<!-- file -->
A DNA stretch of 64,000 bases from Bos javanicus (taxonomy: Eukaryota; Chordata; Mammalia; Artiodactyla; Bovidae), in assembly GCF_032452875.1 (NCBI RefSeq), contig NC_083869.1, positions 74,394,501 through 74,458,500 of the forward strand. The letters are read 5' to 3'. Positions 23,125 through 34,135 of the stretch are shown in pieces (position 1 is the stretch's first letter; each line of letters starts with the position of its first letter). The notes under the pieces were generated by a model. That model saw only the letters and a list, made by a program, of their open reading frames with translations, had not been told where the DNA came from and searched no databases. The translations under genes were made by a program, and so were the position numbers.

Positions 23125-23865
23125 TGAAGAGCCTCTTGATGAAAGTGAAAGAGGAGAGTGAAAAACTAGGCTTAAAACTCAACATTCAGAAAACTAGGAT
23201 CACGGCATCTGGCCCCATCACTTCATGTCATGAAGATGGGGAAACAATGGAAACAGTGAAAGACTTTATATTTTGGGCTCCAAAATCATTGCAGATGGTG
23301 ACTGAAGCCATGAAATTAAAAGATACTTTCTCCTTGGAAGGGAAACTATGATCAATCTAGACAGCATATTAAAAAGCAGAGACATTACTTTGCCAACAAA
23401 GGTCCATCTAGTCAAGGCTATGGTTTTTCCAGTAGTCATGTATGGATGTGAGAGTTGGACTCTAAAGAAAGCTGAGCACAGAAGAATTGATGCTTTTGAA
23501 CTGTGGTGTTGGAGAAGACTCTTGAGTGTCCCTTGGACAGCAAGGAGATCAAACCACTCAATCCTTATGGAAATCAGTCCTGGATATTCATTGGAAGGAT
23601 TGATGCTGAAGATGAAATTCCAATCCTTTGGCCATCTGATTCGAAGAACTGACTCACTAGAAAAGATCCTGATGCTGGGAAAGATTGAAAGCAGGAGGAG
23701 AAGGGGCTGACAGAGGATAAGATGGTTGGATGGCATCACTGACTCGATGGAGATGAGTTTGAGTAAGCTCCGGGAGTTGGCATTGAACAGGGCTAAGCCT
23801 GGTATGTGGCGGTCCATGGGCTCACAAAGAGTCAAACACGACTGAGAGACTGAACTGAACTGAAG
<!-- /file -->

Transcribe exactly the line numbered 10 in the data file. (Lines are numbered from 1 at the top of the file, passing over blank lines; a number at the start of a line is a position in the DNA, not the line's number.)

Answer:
23801 GGTATGTGGCGGTCCATGGGCTCACAAAGAGTCAAACACGACTGAGAGACTGAACTGAACTGAAG